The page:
The authors developed this textbook in response to an increasing interest in ethics, and a growing number of courses on this topic that are now being offered in educational leadership programs. It is designed to fill a gap in instructional materials for teaching the ethics component of the knowledge base that has been established for the profession. The text has several purposes: First, it demonstrates the application of different ethical paradigms (the ethics of justice, care, critique, and the (...) profession) through discussion and analysis of real-life moral dilemmas that educational leaders face in their schools and communities. Second, it addresses some of the practical, pedagogical, and curricular issues related to the teaching of ethics for educational leaders. Third, it emphasizes the importance of ethics instruction from a variety of theoretical approaches. Finally, it provides a process that instructors might follow to develop their own ethics unit or course. * Part I provides an overview of why ethics is so important, especially for today's educational leaders, and describes a multiparadigm approach essential to practitioners as they grapple with ethical dilemmas. * Part II deals with the dilemmas themselves. Ethical dilemmas written by the authors' graduate students bring readers face-to-face with the kinds of dilemmas faced by practicing administrators in urban, suburban, and rural settings in an era full of complexities and contradictions. * Part III focuses on pedagogy and provides teaching notes for the instructor. The authors discuss the importance of self-reflection on the part of both instructors and students, and model how they thought through their own personal and professional ethical codes as well as reflected upon the critical incidents in their lives that shaped their teaching and frequently determined what they privileged in class. (shrink)
This article concerns the importance of teaching moral reasoning and ethical leadership to all undergraduate students and in particular makes the case that students in business especially need familiarity with these capacities and theories given the complex world in which they will find themselves. The corollary to this analysis is the claim that content on moral reasoning and ethical leadership be mandatory for all business majors and that all degrees require course material on these subjects.
The need to make young scientists aware of their social responsibilities is widely acknowledged, although the question of how to actually do it has so far gained limited attention. A 2-day workshop entitled “Prepared for social responsibility?” attended by doctoral students from multiple disciplines in climate science, was targeted at the perceived needs of the participants and employed a format that took them through three stages of ethics education: sensitization, information and empowerment. The workshop aimed at preparing doctoral students to (...) manage ethical dilemmas that emerge when climate science meets the public sphere (e.g., to identify and balance legitimate perspectives on particular types of geo-engineering), and is an example of how to include social responsibility in doctoral education. The paper describes the workshop from the three different perspectives of the authors: the course teacher, the head of the graduate school, and a graduate student. The elements that contributed to the success of the workshop, and thus make it an example to follow, are (1) the involvement of participating students, (2) the introduction of external expertise and role models in climate science, and (3) a workshop design that focused on ethical analyses of examples from the climate sciences. (shrink)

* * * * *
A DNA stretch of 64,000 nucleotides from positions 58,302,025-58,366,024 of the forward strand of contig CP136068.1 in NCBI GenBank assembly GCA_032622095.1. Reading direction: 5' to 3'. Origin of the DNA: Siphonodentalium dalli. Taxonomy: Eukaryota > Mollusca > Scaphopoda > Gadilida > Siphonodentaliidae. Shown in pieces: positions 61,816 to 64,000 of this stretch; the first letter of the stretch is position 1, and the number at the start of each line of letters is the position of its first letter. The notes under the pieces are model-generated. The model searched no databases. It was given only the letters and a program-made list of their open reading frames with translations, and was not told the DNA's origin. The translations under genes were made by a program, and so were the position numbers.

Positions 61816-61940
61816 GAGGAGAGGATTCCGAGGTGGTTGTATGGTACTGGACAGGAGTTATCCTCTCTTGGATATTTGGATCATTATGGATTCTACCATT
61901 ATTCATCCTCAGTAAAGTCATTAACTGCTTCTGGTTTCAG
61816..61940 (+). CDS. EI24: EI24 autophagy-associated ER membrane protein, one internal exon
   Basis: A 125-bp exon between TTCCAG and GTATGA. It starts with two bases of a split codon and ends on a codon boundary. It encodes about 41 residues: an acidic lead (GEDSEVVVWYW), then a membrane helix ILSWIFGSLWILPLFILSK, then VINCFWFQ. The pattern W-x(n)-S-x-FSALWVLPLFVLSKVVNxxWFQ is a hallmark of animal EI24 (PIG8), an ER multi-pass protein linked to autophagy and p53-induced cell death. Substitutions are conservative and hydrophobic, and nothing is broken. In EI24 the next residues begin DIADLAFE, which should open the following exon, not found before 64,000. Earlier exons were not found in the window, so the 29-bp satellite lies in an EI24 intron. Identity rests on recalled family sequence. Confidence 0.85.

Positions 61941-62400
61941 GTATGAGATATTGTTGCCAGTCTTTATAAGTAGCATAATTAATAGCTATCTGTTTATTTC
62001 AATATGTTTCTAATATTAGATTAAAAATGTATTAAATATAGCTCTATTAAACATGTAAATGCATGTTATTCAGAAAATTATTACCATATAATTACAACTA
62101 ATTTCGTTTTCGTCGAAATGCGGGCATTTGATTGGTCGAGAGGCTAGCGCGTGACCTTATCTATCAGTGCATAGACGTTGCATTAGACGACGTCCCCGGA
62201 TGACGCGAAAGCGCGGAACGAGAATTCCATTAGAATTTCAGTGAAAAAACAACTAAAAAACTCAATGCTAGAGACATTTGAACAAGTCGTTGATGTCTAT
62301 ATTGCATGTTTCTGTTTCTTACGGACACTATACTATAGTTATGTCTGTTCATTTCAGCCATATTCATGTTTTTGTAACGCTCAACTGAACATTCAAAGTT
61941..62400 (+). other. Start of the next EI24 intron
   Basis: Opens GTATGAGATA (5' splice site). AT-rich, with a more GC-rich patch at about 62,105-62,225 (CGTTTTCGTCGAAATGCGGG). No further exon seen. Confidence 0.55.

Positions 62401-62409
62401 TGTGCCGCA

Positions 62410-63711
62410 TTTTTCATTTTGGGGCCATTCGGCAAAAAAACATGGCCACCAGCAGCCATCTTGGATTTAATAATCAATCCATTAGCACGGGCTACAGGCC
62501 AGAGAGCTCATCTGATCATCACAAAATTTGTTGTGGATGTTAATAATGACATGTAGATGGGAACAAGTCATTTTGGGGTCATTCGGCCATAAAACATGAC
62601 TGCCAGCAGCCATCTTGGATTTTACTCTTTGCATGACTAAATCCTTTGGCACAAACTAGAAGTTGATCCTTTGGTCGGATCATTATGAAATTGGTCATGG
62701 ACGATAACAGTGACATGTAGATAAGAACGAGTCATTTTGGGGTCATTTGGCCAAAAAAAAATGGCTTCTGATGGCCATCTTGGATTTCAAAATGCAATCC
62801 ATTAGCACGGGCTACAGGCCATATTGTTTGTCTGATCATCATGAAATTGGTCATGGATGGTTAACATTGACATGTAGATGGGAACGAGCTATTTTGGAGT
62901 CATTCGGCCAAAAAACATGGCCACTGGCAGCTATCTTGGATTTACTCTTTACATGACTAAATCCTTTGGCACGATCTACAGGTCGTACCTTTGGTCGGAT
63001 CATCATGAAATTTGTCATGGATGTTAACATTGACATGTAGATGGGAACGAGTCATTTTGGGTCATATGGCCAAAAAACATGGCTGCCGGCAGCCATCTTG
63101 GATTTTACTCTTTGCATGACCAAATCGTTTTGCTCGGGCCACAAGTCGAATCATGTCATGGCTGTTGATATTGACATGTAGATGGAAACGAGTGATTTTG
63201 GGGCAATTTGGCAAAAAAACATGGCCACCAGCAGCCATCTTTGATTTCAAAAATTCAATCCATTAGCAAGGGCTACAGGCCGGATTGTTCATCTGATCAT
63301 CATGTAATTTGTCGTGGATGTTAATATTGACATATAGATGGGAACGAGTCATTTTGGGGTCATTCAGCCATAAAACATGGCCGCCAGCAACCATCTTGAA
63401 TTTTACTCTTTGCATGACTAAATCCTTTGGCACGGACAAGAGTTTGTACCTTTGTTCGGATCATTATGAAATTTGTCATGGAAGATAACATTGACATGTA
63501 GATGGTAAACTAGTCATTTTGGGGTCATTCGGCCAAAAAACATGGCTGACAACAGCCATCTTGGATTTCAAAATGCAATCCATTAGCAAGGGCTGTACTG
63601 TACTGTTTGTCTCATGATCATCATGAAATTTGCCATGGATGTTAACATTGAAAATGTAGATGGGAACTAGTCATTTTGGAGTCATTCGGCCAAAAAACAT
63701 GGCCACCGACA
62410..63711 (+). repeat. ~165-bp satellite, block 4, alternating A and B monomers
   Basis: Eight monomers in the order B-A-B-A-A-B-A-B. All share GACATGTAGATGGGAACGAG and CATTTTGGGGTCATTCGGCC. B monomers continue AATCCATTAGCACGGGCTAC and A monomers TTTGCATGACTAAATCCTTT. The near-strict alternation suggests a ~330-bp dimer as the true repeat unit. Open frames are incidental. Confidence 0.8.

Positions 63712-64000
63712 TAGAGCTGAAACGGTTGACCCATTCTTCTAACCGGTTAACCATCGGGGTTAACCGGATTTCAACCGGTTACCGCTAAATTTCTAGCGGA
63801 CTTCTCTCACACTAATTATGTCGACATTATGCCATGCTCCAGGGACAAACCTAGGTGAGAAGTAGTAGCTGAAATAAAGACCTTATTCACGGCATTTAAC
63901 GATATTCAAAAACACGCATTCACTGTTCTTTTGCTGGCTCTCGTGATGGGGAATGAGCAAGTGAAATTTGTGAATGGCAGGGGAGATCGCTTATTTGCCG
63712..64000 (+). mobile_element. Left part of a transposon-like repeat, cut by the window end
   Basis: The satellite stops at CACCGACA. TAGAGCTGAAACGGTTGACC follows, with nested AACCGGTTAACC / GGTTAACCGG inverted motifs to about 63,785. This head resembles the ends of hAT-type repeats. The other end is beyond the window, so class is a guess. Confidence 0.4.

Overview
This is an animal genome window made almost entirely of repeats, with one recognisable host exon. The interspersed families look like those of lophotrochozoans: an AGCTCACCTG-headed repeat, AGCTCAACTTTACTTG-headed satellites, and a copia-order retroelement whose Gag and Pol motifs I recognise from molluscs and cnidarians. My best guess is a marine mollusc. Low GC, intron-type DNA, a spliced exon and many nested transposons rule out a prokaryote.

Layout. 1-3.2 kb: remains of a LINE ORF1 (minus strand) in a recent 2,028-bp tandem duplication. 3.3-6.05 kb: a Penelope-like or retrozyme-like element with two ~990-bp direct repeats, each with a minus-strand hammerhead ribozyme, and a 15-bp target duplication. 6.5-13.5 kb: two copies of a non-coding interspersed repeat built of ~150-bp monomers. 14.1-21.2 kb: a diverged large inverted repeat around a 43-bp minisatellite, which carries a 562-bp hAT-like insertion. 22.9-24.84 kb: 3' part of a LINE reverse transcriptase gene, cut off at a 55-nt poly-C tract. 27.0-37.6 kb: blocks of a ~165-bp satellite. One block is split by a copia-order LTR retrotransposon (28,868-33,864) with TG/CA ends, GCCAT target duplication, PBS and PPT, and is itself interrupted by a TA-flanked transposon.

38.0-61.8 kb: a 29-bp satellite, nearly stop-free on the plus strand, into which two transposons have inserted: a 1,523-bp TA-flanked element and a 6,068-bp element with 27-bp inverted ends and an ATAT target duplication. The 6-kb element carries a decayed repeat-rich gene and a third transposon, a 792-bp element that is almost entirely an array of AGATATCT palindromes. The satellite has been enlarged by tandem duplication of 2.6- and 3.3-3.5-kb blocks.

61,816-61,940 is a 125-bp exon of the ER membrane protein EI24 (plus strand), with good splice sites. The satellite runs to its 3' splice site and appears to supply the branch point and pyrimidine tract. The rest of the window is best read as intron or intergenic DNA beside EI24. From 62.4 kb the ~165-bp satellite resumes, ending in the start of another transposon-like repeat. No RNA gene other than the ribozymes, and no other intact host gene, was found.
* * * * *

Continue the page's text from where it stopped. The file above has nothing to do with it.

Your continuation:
When it comes to Chinese transformational leadership behavior, the focus seems to be Confucian work value; nonetheless, it represents only one of the Chinese traditions. In order to have a better understanding the relationship between Chinese traditional values and transformational leadership behavior, Taoist work value should also be taken into consideration. Thus, this study firstly develops Confucian and Taoist work value scale (study 1) and then applies this scale to examine its relationship with transformational leadership (...) (study 2). The results show that while Confucian work value is the most consistent predictor of core transformational leader behavior and high-performance expectations, Taoist work value is the most consistent predictor of intellectual stimulation. (shrink)